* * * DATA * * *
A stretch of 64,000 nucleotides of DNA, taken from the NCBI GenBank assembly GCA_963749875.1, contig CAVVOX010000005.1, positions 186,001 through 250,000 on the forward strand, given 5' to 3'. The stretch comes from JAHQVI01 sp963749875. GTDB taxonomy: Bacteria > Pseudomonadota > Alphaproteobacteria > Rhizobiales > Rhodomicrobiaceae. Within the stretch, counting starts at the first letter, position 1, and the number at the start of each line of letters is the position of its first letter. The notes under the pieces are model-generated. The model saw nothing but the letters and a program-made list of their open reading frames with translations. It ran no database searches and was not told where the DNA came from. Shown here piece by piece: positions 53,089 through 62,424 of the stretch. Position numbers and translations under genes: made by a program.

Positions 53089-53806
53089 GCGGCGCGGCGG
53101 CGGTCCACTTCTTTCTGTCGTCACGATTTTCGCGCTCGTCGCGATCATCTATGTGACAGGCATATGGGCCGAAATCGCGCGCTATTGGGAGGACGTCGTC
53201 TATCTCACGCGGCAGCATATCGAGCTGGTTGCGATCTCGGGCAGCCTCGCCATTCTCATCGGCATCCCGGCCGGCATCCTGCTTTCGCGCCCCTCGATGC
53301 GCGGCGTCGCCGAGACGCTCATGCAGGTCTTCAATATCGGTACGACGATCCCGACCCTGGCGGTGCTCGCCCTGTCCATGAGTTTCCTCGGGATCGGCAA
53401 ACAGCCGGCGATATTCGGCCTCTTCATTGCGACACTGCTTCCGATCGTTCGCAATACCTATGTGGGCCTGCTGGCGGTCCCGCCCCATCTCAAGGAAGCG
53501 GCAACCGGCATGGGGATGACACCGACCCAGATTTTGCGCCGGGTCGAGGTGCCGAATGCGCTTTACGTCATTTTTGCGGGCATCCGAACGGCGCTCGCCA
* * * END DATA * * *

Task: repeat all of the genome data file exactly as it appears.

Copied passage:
A stretch of 64,000 nucleotides of DNA, taken from the NCBI GenBank assembly GCA_963749875.1, contig CAVVOX010000005.1, positions 186,001 through 250,000 on the forward strand, given 5' to 3'. The stretch comes from JAHQVI01 sp963749875. GTDB taxonomy: Bacteria > Pseudomonadota > Alphaproteobacteria > Rhizobiales > Rhodomicrobiaceae. Within the stretch, counting starts at the first letter, position 1, and the number at the start of each line of letters is the position of its first letter. The notes under the pieces are model-generated. The model saw nothing but the letters and a program-made list of their open reading frames with translations. It ran no database searches and was not told where the DNA came from. Shown here piece by piece: positions 53,089 through 62,424 of the stretch. Position numbers and translations under genes: made by a program.

Positions 53089-53806
53089 GCGGCGCGGCGG
53101 CGGTCCACTTCTTTCTGTCGTCACGATTTTCGCGCTCGTCGCGATCATCTATGTGACAGGCATATGGGCCGAAATCGCGCGCTATTGGGAGGACGTCGTC
53201 TATCTCACGCGGCAGCATATCGAGCTGGTTGCGATCTCGGGCAGCCTCGCCATTCTCATCGGCATCCCGGCCGGCATCCTGCTTTCGCGCCCCTCGATGC
53301 GCGGCGTCGCCGAGACGCTCATGCAGGTCTTCAATATCGGTACGACGATCCCGACCCTGGCGGTGCTCGCCCTGTCCATGAGTTTCCTCGGGATCGGCAA
53401 ACAGCCGGCGATATTCGGCCTCTTCATTGCGACACTGCTTCCGATCGTTCGCAATACCTATGTGGGCCTGCTGGCGGTCCCGCCCCATCTCAAGGAAGCG
53501 GCAACCGGCATGGGGATGACACCGACCCAGATTTTGCGCCGGGTCGAGGTGCCGAATGCGCTTTACGTCATTTTTGCGGGCATCCGAACGGCGCTCGCCA